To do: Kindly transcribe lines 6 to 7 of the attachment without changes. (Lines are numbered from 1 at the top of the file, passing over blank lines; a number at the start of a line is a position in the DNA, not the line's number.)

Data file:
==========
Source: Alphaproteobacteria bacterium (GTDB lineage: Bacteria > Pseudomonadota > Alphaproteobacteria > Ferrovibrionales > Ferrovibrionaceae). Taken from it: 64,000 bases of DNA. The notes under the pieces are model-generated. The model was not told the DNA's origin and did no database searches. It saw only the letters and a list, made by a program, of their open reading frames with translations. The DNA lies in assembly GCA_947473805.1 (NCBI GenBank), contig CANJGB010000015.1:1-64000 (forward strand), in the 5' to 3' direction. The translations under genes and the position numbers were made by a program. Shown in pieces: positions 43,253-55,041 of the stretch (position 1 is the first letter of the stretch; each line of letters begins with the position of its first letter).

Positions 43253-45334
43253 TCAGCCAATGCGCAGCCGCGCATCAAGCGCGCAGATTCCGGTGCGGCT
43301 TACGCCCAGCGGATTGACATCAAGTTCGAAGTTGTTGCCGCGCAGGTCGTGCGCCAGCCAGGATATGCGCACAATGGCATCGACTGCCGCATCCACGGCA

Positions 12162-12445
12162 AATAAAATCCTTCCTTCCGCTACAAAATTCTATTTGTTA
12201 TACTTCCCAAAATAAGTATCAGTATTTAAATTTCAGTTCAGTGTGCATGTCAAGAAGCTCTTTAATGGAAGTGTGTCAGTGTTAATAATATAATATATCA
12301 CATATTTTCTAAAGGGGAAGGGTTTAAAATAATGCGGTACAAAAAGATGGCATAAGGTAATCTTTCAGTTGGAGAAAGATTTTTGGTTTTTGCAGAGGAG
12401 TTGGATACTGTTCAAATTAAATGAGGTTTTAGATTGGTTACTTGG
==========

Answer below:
12162 AATAAAATCCTTCCTTCCGCTACAAAATTCTATTTGTTA
12201 TACTTCCCAAAATAAGTATCAGTATTTAAATTTCAGTTCAGTGTGCATGTCAAGAAGCTCTTTAATGGAAGTGTGTCAGTGTTAATAATATAATATATCA